General Motors CEO Mary Barra was pressed on Capitol Hill for a second time on Wednesday to explain what steps it is taking to resolve a safety crisis that forced the carmaker to recall 20 million vehicles and also what it is doing to compensate for deaths and injuries related to faulty ignition switches.
Barra, who was already grilled by the Energy and Commerce Committee of the House of Representatives in April, was back in the hot seat as members reprimanded the No. 1 US automaker for a “culture of secrecy”.
Members of both parties also criticized a company investigation that found top executives did not know for years about a deadly ignition-switch defect. In the eyes of Washington lawmakers, that does not absolve them of responsibility.
Barra testified alongside Anton Valukas, a former US prosecutor whom the company hired to compile a voluminous report on its handling of the safety flaw.
But those findings did not satisfy lawmakers. “The report paints a troubling picture of GM’s culture and commitment to safety that allowed this tragedy to take place”, Colorado congresswoman Diana DeGette said.
“It does not fully explain how the ignition switch was approved without meeting specifications and then redesigned in 2006”, she added.
Members of the panel repeatedly asked about engineers and executives at GM who failed to fix the safety problem and waited for nearly 11 years to recall 2.6 million Chevrolet Cobalt and other small cars.
The defective switch has been linked to accidents resulting in 13 deaths although the auto maker has said the fatalities could be much higher. The design problems caused GM cars to stall, which disables air bags and causes power brakes and power steering systems to malfunction.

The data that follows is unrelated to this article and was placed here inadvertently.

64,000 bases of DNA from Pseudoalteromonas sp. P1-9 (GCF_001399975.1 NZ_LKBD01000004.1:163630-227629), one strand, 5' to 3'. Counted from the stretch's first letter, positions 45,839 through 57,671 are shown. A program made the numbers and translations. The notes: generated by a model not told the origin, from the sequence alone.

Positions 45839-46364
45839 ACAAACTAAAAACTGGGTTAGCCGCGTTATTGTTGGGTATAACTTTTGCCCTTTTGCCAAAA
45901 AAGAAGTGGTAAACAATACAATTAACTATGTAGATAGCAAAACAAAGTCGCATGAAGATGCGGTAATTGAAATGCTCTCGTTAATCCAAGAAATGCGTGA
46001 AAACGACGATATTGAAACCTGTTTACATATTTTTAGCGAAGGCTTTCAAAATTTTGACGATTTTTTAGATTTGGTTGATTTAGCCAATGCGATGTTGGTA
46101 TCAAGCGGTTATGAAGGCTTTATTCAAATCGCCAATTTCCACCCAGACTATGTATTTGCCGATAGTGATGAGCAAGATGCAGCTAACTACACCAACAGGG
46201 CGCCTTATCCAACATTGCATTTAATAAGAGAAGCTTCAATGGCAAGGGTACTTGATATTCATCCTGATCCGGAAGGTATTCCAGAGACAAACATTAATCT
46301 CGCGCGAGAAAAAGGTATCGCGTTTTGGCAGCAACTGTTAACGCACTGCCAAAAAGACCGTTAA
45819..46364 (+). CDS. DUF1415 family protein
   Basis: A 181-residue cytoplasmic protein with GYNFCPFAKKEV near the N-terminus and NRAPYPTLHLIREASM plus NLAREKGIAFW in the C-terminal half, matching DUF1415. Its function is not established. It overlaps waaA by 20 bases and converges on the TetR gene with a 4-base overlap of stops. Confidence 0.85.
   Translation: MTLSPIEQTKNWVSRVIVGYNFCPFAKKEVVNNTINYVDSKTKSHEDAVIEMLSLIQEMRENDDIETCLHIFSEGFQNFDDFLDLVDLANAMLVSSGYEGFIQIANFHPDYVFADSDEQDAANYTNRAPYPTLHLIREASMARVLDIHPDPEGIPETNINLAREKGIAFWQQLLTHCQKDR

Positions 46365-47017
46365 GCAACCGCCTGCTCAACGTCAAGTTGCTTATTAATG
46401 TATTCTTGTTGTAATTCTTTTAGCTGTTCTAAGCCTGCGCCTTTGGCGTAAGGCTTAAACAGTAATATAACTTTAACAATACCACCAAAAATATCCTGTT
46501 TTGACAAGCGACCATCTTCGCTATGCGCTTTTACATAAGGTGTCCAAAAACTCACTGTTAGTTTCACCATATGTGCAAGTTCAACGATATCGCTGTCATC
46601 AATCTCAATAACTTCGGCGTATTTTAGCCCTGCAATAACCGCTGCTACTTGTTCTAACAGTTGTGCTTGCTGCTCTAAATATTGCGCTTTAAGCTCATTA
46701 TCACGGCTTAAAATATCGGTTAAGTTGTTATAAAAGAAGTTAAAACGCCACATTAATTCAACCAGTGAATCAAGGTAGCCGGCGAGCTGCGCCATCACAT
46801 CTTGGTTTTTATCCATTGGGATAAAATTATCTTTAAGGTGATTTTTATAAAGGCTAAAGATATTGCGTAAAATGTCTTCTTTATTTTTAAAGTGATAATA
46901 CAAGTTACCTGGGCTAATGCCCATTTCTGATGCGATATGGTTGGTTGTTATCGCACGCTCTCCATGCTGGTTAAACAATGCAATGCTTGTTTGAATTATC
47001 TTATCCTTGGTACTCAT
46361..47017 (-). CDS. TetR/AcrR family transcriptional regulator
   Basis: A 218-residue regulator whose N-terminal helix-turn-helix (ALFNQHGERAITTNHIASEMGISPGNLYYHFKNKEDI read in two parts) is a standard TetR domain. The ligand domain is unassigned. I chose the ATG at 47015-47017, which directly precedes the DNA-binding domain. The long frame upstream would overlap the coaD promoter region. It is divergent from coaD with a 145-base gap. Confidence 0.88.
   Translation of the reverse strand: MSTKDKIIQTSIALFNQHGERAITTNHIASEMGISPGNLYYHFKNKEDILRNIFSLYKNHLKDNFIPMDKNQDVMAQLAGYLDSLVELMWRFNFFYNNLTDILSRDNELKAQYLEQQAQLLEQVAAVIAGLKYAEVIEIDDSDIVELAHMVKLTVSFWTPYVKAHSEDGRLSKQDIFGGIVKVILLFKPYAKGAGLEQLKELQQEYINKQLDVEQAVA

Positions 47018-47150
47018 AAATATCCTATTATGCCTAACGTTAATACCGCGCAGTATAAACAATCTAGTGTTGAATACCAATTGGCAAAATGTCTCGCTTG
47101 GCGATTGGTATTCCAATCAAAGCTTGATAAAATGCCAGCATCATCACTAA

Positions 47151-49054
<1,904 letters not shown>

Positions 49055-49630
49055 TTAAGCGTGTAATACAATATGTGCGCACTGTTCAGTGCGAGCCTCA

Wednesday’s hearing comes two days after GM added an additional 3.2 million cars to the massive recall it instituted earlier this year to correct the ignition switch problem. The list of affected model years ranges from 2000 to 2011.
Barra told the committee that a GM compensation fund will cover all victims who suffered a serious physical injury, as well as families of victims who died in car accidents related to the defective switch.
She also said the compensation fund would not be capped, but she did not have an estimate of how much victims would receive. She also said claims from GM owners for a loss of value in their vehicles as a result of the 2.6 million recalls would not be part of the compensation fund.
“I want this terrible experience permanently etched in our collective memories,” Barra said in prepared remarks to the congressional committee. “This isn’t just another business challenge. This is a tragic problem that never should have happened. And it must never happen again,” she said.
Barra reiterated the steps GM has taken based on the report by Valukas. Barra again called the report “brutally tough and deeply troubling.” Among those steps were the firing of 15 GM employees and a restructuring of GM’s safety and quality control.
In the statement, Barra said that she would not rest until these problems are resolved. “As I told our employees, I am not afraid of the truth,” she said.
Committee members were skeptical, however. Congressman Tim Murphy, who is chairman of the House Energy and Commerce Committee, noted that the internal GM investigation concluded there was no coverup or conspiracy.
“But that report should be subtitled ‘don’t assume malfeasance when incompetence will do,’” he said.